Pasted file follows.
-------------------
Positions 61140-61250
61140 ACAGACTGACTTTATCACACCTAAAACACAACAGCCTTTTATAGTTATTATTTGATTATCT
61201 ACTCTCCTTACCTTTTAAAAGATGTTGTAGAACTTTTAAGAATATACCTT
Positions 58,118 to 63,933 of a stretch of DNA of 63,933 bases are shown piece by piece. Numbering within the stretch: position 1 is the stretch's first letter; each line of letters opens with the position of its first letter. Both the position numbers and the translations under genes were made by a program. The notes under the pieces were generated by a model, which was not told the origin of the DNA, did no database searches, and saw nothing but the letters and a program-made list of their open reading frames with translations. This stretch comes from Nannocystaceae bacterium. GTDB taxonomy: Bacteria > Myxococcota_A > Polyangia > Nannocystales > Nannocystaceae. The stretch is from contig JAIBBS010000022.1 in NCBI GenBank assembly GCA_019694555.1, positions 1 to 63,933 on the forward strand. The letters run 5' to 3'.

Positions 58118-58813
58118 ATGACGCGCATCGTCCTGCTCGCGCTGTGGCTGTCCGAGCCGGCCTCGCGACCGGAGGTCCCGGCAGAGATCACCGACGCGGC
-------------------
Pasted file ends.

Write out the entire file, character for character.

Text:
Positions 61140-61250
61140 ACAGACTGACTTTATCACACCTAAAACACAACAGCCTTTTATAGTTATTATTTGATTATCT
61201 ACTCTCCTTACCTTTTAAAAGATGTTGTAGAACTTTTAAGAATATACCTT
Positions 58,118 to 63,933 of a stretch of DNA of 63,933 bases are shown piece by piece. Numbering within the stretch: position 1 is the stretch's first letter; each line of letters opens with the position of its first letter. Both the position numbers and the translations under genes were made by a program. The notes under the pieces were generated by a model, which was not told the origin of the DNA, did no database searches, and saw nothing but the letters and a program-made list of their open reading frames with translations. This stretch comes from Nannocystaceae bacterium. GTDB taxonomy: Bacteria > Myxococcota_A > Polyangia > Nannocystales > Nannocystaceae. The stretch is from contig JAIBBS010000022.1 in NCBI GenBank assembly GCA_019694555.1, positions 1 to 63,933 on the forward strand. The letters run 5' to 3'.

Positions 58118-58813
58118 ATGACGCGCATCGTCCTGCTCGCGCTGTGGCTGTCCGAGCCGGCCTCGCGACCGGAGGTCCCGGCAGAGATCACCGACGCGGC